I agree with ECR. If we 'educate' people that large items of rubbish are automatically collected then we are making a rod for our own back. Vehicle owners may be able to take some of this stuff to the tip but residents in this type of area do not always have cars. Surely counter-education and a zero-tolerance policy is what is needed?

Anonymous said...

I live just a couple of streets away and its always the same, seagulls and cats ripping into the bags. The large bins would help the problem, but as ECR points out, it could be the start of a new one. I would also hazard a guess that if the bin is full that some not-so-bright spark would simply leave their rubbish atop or beside it. As the majority of the problem is to do with broken black sacks, perhaps the council could offset the cost of future clean up visits by men and truck with the provision of tough black sacks (most people appear to use rather flimsy ones), or even wheelie bins.

Nige

Anonymous said...

Mmm. I just wonder if their sudden leap into action has anything to do with the "Place Survey" which all councils are going to be sending to their residents this Autumn. The results are pretty important to the overall council rating from the Audit Commission and the questions are all about "look and feel" - perception of tidiness, anti social behaviour etc.

Expect lots more knee-jerking between now and then !!!

Peter Checksfield said...

Cllr Green, I live in a small road in Westbrook, & over the last few years we've had two of those large industrial sized bins. They are empited several times per week, & have greatly reduced the garbage problem here (only the lazy or infirm don't use them). So they obviously work.

Lil~Miss~Lunatic said...

I'm so glad that I moved out of Augusta rd last week, I lived in one of the basement flats and not only did most of the rubbish end up outside my front door due to over-enthusiastic seagulls but people used to actually drop or throw their litter down my stairs too, one week I refused to clean up and within 3 days we had 14 cigarette packets, 6 lager cans and a McDonalds burger box all paving the way to my door. It looked horrific. I think the idea of the bins is a great idea but how long until they get "chaved over" and destroyed??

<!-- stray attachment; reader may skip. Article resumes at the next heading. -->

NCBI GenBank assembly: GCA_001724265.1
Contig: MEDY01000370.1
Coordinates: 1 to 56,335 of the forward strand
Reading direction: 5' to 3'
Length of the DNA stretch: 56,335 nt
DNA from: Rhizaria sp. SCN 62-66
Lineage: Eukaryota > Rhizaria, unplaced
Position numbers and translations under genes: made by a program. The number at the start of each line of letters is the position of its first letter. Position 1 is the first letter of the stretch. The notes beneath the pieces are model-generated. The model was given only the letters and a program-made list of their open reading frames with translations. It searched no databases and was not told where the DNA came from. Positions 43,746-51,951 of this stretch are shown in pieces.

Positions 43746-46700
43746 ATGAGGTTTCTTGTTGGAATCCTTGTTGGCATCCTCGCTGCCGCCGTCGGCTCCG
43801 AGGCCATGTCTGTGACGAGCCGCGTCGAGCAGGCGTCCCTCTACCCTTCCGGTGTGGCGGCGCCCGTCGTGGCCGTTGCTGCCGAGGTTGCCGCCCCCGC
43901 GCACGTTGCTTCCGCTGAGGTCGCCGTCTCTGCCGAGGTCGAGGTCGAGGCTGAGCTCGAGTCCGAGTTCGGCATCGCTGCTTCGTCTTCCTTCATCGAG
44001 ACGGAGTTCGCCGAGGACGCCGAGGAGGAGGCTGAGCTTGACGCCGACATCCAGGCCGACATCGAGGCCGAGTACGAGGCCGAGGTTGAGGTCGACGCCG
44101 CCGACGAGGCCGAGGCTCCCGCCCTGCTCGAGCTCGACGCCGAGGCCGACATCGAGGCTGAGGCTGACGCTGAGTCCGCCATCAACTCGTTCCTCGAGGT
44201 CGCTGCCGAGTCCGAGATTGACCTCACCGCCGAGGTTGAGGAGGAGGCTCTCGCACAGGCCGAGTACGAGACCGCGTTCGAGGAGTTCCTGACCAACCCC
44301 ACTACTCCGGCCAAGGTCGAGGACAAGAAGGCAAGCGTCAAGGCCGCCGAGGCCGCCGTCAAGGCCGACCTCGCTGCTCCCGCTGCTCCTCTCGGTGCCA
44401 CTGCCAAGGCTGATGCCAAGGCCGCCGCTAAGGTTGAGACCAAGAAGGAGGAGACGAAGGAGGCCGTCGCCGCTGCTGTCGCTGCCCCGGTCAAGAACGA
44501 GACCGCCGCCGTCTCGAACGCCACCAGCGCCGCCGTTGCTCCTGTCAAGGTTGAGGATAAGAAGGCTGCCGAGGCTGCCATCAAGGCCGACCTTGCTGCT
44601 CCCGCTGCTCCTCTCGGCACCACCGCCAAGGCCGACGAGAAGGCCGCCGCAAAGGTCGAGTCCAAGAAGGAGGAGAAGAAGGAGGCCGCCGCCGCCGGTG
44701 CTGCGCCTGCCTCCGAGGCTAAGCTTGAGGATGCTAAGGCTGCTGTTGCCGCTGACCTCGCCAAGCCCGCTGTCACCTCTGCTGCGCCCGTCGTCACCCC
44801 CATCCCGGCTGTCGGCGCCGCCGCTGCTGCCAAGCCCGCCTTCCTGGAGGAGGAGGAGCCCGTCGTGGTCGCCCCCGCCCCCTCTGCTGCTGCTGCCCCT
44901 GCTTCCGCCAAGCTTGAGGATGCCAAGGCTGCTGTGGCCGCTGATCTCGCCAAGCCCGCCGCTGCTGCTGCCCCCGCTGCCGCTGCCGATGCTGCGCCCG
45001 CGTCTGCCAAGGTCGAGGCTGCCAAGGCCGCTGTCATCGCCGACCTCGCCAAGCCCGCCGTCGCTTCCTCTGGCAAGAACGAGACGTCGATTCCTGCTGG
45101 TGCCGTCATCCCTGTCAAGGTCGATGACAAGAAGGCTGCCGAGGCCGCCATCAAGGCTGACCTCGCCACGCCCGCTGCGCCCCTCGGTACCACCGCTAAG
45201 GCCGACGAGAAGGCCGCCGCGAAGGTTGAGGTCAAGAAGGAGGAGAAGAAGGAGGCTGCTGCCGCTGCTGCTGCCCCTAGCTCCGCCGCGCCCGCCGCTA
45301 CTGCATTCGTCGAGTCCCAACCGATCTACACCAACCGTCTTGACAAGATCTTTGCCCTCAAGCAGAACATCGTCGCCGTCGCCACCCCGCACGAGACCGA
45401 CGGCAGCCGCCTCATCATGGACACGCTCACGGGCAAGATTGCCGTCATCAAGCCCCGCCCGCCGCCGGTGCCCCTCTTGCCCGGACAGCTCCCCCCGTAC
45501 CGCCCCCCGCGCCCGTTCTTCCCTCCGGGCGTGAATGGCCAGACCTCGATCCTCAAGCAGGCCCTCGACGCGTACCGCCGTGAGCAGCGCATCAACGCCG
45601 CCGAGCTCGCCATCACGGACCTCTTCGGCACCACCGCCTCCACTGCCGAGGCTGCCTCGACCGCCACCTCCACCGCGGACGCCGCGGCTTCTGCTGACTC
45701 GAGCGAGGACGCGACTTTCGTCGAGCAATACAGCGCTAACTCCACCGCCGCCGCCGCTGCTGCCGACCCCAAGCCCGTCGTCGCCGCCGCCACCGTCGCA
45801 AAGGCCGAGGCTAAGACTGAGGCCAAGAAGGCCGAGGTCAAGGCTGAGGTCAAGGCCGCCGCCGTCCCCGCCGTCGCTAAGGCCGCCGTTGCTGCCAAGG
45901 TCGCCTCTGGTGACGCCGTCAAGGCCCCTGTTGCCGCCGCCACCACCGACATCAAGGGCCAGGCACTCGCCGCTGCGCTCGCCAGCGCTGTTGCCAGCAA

Anonymous said...

"I still think the best solution is to make everyone responsible for clearing the strip of pavement in front of their house - therefore you could be liable if someone slipped on a banana skin or patch of ice outside your front door."

I live round the corner from Augusta Road, and I already clean all the shit that the local 'tards leave on my doorstep every frigging night as they stagger home from the pub. (Not to mention the daily episodes of "Drunken Argument Street Theatre Company")

The only thing your suggestion would lead to, would be the local idiots leaving their crap in front of houses where people who give a shit live, leaving us to clean up their shit as usual. I would then be liable if someone slipped on a KFC carton left outside my house while I am sleeping? Gee, that sounds fair...

When we lived in Scotland for a while, we had a wheelie bin scheme which worked fine despite fortnightly collections.

I have also lived in Sweden for a while, and there you dumped rubbish in collection points in the form of locked sheds with two chutes leading to wheeled skips - one for recycling and one for household refuse. The collection people had skeleton keys to the sheds and just backed up, hooked the trucks to the skips and upended them. Collection was done twice weekly and people, even in very underprivileged areas, were conscientious recyclers and kept the area around the chutes clean.

This has been solved successfully and painlessly in other parts of the world: why is it so hard here?

In our little corner of the problem area, we have with joint effort conditioned the seagulls to avoid our bin-pile on collection day by chasing them off every single time (at least until we have to go to work, hoping someone else takes over), spraying the bin bags with bleach and those of us using the thicker bin bags piling ours on top to shield the flimsier ones. This took effort, and someone giving a crap. Maybe this made the gulls all the more vociferous around the corner?

I have two wishes: that council would target Augusta Road to find out who is dumping all that rubbish and that there would be a joint effort from council and residents to gull-proof roofs etc.in the area. Gull proofing is neither complicated, nor very expensive, but it only works if everyone does it. Not providing them with comfortable places to live is a humane way of getting them to f*** off somewhere else. I'm talking about the gulls here, of course.
//
J